For Once, I Agree with the NIMBYs
Strip clubs should not be concentrated into a single area.
Last night, dozens of speakers lined up to lambaste a proposal by Mayor Greg Nickels that would create a red-light district, of sorts, in narrow swath of the Duwamish industrial area bordering Georgetown and SoDo. The mayor proposed the strip-club zone after a court decision that ruled a 17-year-old “moratorium” on new strip clubs in Seattle unconstitutional, opening the door for new clubs to open in commercial areas across the city. (To date, not one new strip-club permit has been filed.) The mayor ostensibly chose the area because it’s far away from churches, schools, day cares, and single-family neighborhoods—the type of areas where the city has decided strip clubs would be inappropriate. (Georgetown residents have a different perspective, noting that in recent months, the city and county have located sex-offender housing and a new transfer station for the city’s garbage near their neighborhood.)
What surprised me about last night’s hearing was not so much the unanimity of the speakers’ opposition—it’s no big secret that no one wants strip clubs in their neighborhood—but their willingness to accept some strip clubs as long as they’re dispersed throughout the city. Speakers from Beacon Hill, Lake City, South Park, and Georgetown expressed dismay that the city would dump yet another “blight” on South Seattle (that’s debatable—city crime statistics have shown no solid correlation between strip clubs and crime), and agreed that a proposal that kept them 1,000 feet from churches, schools and daycares citywide would be the “fair and equitable” thing to do. “There is a faint whiff of classism in putting something we would rather not deal with in a neighborhood that isn’t ours,” one speaker said. Another, George Robertson, went further, arguing that it makes little sense for the city to ban strip clubs near churches and schools if it doesn’t ban “other harms we visit on churches and schools,” like major arterial roads and freeways.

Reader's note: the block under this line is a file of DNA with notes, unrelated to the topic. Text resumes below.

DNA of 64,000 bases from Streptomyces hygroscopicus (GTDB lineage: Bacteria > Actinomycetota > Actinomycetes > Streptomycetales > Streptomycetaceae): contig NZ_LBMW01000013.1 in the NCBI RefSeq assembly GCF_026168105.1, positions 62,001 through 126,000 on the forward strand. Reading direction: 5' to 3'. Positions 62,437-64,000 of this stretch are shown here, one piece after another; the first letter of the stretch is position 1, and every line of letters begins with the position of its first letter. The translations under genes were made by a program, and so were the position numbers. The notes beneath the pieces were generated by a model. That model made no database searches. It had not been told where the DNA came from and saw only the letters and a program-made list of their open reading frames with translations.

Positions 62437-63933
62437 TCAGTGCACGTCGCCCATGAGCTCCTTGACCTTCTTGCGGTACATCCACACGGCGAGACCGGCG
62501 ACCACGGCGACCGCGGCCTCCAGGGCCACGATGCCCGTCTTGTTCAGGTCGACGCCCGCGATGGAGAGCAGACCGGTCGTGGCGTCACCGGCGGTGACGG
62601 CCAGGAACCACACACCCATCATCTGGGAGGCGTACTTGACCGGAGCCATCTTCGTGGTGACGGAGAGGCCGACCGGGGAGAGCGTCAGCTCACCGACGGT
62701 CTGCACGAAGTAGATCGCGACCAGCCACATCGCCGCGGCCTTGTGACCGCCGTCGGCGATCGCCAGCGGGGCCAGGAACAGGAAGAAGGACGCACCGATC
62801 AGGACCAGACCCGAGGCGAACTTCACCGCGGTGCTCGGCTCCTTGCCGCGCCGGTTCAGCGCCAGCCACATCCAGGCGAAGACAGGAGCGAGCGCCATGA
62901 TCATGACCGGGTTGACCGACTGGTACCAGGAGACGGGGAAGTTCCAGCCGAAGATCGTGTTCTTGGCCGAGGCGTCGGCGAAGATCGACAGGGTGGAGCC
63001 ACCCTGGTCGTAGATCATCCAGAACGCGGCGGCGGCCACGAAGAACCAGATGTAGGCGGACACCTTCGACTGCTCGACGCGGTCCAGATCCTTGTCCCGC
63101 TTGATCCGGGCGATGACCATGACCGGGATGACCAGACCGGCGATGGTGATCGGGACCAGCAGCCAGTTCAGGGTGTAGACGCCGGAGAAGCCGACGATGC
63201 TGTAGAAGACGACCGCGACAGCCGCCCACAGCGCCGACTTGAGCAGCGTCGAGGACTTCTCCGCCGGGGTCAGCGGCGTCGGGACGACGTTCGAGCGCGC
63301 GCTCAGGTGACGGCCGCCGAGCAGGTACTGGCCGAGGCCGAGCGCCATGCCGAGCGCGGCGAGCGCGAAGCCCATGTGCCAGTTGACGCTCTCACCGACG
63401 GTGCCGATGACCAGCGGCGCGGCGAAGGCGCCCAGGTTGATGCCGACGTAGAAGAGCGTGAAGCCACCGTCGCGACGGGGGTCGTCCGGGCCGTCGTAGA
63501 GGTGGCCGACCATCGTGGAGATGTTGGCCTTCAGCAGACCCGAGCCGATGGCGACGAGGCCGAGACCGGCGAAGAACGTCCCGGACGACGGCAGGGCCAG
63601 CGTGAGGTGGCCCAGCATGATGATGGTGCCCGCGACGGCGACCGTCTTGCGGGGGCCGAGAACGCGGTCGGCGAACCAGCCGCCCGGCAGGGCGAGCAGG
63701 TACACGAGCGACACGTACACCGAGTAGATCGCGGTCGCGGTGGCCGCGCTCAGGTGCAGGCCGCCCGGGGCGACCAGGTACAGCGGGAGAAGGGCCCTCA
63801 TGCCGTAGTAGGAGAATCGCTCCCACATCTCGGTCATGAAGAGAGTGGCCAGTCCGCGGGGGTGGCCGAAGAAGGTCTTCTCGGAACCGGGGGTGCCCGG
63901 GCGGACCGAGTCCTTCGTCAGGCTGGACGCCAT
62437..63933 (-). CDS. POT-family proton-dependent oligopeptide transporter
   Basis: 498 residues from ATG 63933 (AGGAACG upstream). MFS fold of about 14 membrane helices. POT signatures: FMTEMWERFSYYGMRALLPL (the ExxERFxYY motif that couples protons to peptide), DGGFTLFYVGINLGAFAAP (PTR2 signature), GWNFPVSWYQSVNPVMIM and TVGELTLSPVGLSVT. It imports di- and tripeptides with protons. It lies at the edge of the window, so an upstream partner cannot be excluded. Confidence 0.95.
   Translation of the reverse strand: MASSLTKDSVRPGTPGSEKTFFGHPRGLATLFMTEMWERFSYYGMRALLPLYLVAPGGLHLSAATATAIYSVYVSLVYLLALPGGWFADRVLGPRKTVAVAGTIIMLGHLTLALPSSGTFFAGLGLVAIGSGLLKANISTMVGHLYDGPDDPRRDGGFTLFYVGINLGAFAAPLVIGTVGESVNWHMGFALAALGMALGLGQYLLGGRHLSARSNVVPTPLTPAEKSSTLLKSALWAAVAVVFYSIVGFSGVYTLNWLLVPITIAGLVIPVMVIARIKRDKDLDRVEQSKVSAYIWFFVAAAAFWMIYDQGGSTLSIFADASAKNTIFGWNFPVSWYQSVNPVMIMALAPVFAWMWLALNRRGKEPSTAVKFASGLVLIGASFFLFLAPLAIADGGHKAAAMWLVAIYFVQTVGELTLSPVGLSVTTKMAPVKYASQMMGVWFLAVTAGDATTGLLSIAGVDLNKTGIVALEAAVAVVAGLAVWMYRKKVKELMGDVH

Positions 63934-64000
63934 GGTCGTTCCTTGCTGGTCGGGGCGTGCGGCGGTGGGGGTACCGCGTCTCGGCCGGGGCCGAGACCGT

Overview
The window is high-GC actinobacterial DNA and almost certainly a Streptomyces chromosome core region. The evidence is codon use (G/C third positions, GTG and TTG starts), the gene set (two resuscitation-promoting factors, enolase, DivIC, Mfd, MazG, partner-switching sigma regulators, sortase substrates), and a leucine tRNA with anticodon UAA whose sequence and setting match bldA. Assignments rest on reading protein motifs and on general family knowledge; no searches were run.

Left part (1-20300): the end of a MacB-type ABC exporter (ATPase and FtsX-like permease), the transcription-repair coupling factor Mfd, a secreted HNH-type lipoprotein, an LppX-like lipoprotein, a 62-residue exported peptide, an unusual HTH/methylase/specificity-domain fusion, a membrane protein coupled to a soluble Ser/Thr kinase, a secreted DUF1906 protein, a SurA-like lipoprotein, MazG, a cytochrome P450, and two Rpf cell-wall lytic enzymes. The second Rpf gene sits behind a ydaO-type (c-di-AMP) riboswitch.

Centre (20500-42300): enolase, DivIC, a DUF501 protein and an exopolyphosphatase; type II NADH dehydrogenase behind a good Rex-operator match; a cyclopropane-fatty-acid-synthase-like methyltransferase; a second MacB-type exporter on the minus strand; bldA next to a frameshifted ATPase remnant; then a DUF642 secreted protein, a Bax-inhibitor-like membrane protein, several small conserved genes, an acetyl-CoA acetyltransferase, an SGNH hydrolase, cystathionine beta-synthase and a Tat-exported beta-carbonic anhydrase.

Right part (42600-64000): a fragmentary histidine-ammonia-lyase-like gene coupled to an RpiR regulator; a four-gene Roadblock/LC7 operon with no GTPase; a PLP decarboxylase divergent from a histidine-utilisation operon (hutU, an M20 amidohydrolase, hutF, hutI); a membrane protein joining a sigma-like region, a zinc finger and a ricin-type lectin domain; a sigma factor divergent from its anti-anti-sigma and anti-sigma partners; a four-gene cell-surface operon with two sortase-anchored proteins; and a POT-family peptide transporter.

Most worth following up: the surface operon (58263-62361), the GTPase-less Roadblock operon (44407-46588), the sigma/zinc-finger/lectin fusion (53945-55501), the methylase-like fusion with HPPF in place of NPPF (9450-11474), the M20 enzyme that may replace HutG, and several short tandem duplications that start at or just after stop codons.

In the past two days, both daily papers have said that planning committee chairman Peter Steinbrueck does not plan to consider alternatives to the mayor’s proposal. However, at the end of last night’s hearing, Steinbrueck asked for a show of hands: How many people would accept a dispersement approach, in which strip clubs can be located throughout the city? At least three-quarters of those in the packed council chambers raised their hands. Then Steinbrueck asked another question: How many would accept dispersement if it meant one or more strip clubs in their neighborhood? After some hesitation, nearly everyone raised their hands again. After the hearing, Steinbrueck said it was “fascinating” to see so much support for a citywide approach, adding that he’d take “a serious look” at such a proposal. “This is by no means a done deal,” he said last night. Let’s hope not.